Gyro Compassing Systems: They use the rotation rate of the Earth to determine true north in both static and dynamic condition (i.e. on land vehicles, within underground drillheads, in the air, on high seas or in subsea). The closer the system operates to the poles, the lower the north finding accuracy by physical laws. i.e. the heading error increases with secans latitude (= 1/cos(lat)).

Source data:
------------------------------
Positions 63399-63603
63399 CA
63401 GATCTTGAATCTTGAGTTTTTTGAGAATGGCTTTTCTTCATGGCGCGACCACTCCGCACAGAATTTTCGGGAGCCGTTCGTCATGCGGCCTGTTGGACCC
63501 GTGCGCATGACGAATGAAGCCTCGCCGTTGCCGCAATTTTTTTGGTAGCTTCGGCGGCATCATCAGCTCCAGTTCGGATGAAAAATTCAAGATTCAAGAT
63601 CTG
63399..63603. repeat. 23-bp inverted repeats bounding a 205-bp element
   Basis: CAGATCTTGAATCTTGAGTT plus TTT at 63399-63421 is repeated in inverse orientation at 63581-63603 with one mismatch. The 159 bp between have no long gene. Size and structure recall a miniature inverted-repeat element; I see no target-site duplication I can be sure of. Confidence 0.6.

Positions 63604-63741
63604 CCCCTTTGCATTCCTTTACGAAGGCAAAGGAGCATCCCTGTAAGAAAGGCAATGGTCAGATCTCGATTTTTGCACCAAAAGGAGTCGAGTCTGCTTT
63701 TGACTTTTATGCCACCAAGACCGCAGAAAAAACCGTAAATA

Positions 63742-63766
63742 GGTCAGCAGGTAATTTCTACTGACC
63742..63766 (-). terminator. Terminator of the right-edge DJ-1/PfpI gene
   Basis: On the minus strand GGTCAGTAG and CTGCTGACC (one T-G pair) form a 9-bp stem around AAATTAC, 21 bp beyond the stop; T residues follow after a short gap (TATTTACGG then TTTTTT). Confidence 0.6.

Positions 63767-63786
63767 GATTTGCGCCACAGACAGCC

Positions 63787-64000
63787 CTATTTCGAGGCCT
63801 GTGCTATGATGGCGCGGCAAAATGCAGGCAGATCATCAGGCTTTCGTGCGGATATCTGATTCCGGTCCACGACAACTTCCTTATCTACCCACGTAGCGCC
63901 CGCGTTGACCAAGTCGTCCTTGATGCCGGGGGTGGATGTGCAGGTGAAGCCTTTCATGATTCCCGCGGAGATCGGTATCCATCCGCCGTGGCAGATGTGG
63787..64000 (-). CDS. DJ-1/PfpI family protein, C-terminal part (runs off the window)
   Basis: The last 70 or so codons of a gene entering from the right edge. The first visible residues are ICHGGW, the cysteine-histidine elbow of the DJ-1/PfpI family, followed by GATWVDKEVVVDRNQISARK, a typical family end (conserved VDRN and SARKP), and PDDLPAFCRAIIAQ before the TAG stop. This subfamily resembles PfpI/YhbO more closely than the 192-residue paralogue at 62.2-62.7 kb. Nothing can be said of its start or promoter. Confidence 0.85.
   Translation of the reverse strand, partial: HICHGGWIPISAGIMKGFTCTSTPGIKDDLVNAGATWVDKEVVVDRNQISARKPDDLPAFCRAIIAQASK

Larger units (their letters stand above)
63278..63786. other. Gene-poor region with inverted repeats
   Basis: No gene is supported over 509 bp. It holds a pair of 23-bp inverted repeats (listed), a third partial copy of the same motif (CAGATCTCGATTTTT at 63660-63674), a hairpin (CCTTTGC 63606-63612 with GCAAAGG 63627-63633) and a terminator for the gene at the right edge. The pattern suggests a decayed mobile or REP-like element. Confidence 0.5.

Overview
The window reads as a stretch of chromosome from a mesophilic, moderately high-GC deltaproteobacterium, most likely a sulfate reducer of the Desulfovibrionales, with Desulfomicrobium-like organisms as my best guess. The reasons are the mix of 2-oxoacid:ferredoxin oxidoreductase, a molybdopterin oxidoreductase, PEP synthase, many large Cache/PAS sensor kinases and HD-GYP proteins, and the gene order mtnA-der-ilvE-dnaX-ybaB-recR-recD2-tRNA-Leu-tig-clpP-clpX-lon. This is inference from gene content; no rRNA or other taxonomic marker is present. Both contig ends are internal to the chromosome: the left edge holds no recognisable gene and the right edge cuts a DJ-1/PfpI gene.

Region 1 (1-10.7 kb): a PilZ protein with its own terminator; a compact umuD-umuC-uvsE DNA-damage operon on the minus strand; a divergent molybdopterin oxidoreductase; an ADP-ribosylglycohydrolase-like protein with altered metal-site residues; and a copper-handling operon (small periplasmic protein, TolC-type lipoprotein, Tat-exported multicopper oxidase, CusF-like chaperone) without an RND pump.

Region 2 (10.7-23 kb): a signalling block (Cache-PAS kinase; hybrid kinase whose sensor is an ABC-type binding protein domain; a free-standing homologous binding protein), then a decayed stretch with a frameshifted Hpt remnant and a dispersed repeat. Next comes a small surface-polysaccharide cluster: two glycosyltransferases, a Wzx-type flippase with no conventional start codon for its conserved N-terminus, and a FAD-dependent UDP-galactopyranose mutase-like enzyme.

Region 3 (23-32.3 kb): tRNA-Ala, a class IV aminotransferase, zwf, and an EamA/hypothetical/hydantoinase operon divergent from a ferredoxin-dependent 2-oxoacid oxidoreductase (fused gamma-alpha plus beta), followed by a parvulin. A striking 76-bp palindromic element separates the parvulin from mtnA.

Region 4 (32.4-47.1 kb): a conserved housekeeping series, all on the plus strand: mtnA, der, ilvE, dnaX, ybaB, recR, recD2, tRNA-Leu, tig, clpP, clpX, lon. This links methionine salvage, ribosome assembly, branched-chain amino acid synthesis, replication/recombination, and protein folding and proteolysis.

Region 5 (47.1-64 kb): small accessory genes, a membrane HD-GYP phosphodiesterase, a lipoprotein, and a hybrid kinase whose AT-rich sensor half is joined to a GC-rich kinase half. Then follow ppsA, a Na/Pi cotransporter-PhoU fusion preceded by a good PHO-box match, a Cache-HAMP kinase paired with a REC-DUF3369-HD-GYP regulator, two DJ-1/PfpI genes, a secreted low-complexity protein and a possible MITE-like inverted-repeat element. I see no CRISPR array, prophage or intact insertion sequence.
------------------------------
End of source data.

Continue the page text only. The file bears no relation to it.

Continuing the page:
GNSS Compassing Systems: They use the position measurement of two GNSS antennas to determine true north in both static and dynamic condition (i.e. on land vehicles, in the air and on high seas). The key for the GNSS based heading deternination is the realtime calculation of a so-called local RTK solution between the both antennas. This requires that the baseline between the two GNSS antennas must be very constant within better than 1 mm. Both GNSS antennas have to observe the same GNSS satellites at the same time. As this dual-antenna heading is comparable noisy, it is smoothed inside of the INS/GNSS data fusion and as a result also the heading is provided with high data rate.